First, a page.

EY - 150 years young and going strong
  • Share

Next year is an incredible milestone for EY in Canada, marking our 150th anniversary as a firm! Our history stretches back further than the country itself and, during that time, we’ve built our reputation on quality, trust and integrity.

We’re proud of our 150 years of success — and the major part you played in it. Next year, let’s celebrate together our roots, our journey and our future — from our founding as a trustee and receivership business in 1864 by Thomas Clarkson to today, where we’re building a better working world for our alumni, people, clients and communities.

We have many exciting plans for our 150th anniversary celebration across the country next year, including themed building decorations in our major markets and an exciting Globe & Mail promotional campaign to hit newsstands. And look out for a special edition of Connect magazine that will celebrate your contributions and commemorate this exciting time — keep it as a souvenir of our relationship with you.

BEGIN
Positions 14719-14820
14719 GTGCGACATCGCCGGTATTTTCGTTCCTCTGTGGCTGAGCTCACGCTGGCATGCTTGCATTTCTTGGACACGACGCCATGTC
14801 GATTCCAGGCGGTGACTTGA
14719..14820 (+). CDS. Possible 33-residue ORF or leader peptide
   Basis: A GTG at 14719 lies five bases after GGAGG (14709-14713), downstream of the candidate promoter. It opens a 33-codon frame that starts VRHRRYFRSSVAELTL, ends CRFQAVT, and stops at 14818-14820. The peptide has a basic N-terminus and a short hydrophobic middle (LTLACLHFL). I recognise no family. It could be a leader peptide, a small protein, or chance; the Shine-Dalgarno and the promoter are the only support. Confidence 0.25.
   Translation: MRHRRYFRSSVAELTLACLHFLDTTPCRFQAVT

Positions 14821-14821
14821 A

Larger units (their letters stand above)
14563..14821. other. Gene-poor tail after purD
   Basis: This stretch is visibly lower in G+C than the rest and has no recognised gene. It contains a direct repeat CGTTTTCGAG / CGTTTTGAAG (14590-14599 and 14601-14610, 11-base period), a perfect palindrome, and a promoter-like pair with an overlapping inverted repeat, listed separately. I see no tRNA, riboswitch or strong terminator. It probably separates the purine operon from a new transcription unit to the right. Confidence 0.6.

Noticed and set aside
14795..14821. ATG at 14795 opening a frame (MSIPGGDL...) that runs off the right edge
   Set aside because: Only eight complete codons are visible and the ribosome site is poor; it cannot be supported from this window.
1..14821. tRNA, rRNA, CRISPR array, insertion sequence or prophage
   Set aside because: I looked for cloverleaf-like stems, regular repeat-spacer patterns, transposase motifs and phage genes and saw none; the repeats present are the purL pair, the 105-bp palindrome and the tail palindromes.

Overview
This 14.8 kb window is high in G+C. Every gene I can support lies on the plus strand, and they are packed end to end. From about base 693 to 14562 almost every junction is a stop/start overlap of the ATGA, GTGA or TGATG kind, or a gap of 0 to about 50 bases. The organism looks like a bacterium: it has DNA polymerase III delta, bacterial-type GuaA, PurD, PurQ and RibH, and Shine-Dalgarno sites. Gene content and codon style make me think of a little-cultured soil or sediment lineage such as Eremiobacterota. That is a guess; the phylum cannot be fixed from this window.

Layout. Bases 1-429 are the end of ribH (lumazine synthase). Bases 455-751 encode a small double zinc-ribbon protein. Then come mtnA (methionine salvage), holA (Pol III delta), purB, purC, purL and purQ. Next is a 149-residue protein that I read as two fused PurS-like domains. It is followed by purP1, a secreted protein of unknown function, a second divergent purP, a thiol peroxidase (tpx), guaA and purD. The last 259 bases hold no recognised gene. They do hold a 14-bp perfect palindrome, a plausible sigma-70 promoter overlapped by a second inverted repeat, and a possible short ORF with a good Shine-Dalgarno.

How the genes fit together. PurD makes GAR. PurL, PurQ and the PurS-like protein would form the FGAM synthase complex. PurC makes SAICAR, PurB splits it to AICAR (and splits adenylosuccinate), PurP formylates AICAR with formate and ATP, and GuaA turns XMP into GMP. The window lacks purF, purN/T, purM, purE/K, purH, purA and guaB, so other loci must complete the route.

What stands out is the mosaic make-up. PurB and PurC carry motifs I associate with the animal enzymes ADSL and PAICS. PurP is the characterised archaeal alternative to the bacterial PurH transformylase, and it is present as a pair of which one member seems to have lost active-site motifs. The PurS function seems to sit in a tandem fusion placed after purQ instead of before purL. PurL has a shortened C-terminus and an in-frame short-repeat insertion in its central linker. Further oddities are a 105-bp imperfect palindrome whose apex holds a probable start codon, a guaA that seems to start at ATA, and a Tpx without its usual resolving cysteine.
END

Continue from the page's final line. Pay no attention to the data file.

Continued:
It’s great to be able to look back at the memories and milestones that have taken us to 150 years. We want to capture your stories in creative ways and share them in our special edition of Connect, as well as on a new online celebratory, interactive landing page that will launch next year.

Visit alumni.ey.com frequently for a calendar of events and updates on activitites during the anniversary year.

Thank you to all our alumni for the lasting contribution you've made to our 150 years of success — and counting!

Send us your contributions for a chance to win a round-trip flight anywhere in Canada!

Visit ey.com/ca/alumni150 and enter your responses to the following two questions:

  1. In 150 words or less, how has EY helped you build a better career?

    OR

    In 150 words or less, please share your favourite EY moment.
  2. How would you describe EY in one word?

Only submissions received by midnight on 31 January 2014 will be entered in the random draw. Note that your submission may not necessarily be used, but if it is, we reserve the right to shorten it.